Such a worldview once existed in Egypt. The ancient Egyptian cosmos was an alive, interconnected whole, informed by a creative intelligence and structured by mathematical patterns of order and meaning. Balance and proportion were maintained by the Goddess Maat, thereby creating a basis for aesthetic values and moral principles. And astrology headed the syllabus in the Egyptian temple academies.
In contrast, in the West today, four centuries of scientific materialism have conditioned us to see the universe as composed of inanimate matter randomly evolving through mechanical mechanisms. Matter, it’s believed, is what’s really real, while our thoughts, dreams and feelings are less real or just imaginary. From this perspective astrology makes no sense at all.
However, the good news is that an alternative cosmological paradigm is emerging by which astrology could eventually be reinstated.
When I set out some years ago on my quest to discover how astrology works, I started by investigating some new scientific ideas. I learned that, at the subatomic level, existence is a seamless, interconnected whole, consisting of waves of potentiality that only become particles when they’re observed. This sounded like that inchoate stream of consciousness running continuously through my head, out of which I can unfold specific thoughts by giving them attention.
Thus, when I read that the physicist Wolfgang Pauli had remarked that the quantum level appeared to him more like a giant mind than like anything material, I saw his insight as having the potential to bridge the cleft between mind and matter, our inner world and the material world around us.
Materialist Worldview Challenged
Back in the 1950’s Carl Jung’s work on synchronicity challenged the standard scientific-materialist worldview by suggesting that, on a deeper level of existence, subjective and objective reality were a unity. As an astrologer I’m no stranger to synchronicity. I experience daily how the patterns the planets create in the sky correspond synchronously to events unfolding in human life. And I’m given daily proof of the truth of the Hermetic axiom ‘as above so below and as below so above.’
For example, when I erect a birth chart, I rely on the sun, moon and planets at the time of birth mirroring the psychological patterns of its subject – and they always do. As Jung wrote: “Our psyche is set up in accord with the structure of the universe and what happens in the macrocosm likewise happens in the most subjective reaches of the psyche,” which is what astrologers have always known but most people find incredible..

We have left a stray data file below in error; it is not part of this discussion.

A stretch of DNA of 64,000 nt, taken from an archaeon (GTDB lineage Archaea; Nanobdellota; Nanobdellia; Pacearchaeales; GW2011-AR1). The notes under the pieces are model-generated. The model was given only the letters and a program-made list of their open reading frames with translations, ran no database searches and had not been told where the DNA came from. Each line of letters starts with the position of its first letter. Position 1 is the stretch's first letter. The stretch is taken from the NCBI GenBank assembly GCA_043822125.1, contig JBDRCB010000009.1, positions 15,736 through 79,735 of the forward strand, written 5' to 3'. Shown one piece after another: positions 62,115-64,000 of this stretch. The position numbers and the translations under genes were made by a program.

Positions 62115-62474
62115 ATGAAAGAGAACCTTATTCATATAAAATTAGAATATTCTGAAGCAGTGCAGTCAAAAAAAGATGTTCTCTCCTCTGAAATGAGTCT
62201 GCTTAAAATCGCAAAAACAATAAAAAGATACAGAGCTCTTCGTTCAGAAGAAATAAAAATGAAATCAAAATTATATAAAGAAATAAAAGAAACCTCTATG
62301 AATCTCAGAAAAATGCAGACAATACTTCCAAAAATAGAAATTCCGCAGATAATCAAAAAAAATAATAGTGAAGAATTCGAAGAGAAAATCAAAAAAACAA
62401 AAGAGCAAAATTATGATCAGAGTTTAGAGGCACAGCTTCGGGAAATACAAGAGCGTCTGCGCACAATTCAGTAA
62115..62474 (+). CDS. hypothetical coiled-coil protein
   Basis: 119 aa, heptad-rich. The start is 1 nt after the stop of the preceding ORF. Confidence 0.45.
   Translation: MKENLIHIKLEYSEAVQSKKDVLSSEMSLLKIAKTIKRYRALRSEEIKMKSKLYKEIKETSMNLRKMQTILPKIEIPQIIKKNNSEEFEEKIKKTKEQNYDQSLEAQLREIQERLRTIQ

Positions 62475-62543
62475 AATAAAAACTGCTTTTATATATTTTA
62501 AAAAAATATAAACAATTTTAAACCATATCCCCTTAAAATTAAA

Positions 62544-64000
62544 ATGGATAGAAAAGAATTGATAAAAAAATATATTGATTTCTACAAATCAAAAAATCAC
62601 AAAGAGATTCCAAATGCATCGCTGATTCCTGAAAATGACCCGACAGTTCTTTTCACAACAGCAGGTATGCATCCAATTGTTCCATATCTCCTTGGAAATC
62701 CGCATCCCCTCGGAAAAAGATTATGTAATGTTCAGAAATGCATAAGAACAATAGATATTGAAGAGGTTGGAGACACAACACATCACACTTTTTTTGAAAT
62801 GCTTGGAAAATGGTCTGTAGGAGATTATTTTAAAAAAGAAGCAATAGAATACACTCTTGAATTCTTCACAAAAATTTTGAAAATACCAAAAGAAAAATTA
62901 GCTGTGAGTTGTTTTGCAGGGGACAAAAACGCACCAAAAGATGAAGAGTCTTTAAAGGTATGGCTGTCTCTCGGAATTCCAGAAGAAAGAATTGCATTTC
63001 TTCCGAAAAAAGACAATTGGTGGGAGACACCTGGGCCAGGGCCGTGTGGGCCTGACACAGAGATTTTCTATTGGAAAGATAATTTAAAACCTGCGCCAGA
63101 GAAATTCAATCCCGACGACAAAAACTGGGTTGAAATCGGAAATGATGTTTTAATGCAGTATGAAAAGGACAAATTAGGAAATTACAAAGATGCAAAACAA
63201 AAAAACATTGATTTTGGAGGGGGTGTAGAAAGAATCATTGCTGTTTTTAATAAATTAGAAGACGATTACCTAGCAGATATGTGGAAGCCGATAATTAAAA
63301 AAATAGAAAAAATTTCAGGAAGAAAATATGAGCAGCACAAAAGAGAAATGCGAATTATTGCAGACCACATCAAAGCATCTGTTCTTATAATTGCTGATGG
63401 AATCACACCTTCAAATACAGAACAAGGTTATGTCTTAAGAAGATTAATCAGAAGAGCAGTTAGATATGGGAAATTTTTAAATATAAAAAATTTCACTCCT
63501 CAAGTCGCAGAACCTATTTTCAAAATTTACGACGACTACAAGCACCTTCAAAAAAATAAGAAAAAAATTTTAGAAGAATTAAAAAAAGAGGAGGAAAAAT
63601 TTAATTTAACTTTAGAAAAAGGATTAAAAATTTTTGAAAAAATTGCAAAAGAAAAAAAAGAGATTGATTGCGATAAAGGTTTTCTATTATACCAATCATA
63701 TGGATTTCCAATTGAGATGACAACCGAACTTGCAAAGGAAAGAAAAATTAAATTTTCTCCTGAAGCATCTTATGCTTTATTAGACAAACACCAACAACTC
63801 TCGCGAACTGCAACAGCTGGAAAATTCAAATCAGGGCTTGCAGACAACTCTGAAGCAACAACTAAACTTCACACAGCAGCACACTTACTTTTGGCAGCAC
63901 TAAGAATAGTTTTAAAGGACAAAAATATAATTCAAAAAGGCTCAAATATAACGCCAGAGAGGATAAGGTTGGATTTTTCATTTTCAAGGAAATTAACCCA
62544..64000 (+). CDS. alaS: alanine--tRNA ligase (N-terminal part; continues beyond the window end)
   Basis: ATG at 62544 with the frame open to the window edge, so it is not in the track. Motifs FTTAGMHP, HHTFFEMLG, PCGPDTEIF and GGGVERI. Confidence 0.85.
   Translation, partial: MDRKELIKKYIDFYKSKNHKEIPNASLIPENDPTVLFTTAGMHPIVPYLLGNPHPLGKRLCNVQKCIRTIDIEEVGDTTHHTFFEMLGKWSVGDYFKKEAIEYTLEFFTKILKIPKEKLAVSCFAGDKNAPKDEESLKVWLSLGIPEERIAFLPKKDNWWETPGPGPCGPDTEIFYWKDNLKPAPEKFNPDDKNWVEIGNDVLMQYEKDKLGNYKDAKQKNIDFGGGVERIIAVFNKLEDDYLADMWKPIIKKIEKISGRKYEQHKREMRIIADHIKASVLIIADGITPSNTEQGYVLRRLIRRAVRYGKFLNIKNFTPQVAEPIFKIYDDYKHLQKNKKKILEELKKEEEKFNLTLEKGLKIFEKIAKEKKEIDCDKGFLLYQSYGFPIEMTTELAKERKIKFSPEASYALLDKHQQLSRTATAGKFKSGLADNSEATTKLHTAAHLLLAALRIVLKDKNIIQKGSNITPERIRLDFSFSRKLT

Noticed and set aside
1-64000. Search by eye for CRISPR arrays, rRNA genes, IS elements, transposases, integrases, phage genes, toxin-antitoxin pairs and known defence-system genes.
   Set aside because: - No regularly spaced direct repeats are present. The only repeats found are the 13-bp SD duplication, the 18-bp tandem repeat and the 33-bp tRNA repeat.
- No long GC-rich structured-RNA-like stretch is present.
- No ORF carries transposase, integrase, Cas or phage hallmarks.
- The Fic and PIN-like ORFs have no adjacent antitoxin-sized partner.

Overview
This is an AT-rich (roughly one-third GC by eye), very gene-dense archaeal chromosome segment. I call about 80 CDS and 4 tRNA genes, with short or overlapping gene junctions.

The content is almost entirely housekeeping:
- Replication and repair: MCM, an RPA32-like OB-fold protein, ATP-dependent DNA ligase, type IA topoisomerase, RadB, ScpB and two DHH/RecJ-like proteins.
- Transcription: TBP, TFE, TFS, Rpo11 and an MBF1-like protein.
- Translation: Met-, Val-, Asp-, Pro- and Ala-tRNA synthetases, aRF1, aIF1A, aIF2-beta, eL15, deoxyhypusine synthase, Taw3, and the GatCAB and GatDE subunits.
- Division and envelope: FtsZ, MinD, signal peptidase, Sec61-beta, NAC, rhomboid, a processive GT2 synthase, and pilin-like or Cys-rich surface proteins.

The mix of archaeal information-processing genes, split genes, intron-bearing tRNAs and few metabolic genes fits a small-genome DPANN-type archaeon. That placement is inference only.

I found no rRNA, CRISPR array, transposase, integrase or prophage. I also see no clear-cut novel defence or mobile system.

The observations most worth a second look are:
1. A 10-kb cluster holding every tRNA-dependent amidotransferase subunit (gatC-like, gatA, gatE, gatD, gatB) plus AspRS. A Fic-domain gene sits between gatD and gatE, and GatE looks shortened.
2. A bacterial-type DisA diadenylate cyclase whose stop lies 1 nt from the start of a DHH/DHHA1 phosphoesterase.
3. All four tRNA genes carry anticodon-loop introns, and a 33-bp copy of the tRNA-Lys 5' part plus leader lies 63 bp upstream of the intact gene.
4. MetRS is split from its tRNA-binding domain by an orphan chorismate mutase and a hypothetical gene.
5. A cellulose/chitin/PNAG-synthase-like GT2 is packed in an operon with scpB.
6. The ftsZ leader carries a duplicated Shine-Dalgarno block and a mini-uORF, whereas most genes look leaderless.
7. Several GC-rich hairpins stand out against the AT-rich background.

Another new scientific idea that became a key for me, was that the mind is not restricted to the physical brain. In his book A New Science of Life Rupert Sheldrake writes ‘Minds are closely connected to fields that extend beyond brains in space, and also extend beyond brains in time, linked to the past by morphic resonance and to virtual futures through attractors,’ His theory of morphic fields helped me forward on my quest to discover how astrology works.
I connected this concept of an extended mind with the nested hierarchy model that derives from systems science, in which existence is imagined as a series of systems nested within one another like Russian dolls. The lesser systems are all wholes in their own right, while the meaning and purpose of the greater wholes permeates the lesser on every level.
I remembered that Pythagoras had spoken of a universal mind, present and active throughout creation in which our individual minds partake. In that case, I speculated, his universal mind as the largest whole must contain the human collective mind, which must contain the minds of our social groups, then our family and finally our Individual mind at the centre.
If the cosmos is structured as a nested hierarchy then all causation and meaning in it must be top-down rather than bottom-up as in the reductionist view. And, as the full meaning of anything can only be understood in the context of the larger wholes, synthesis rather than analysis would be the only way to discover it.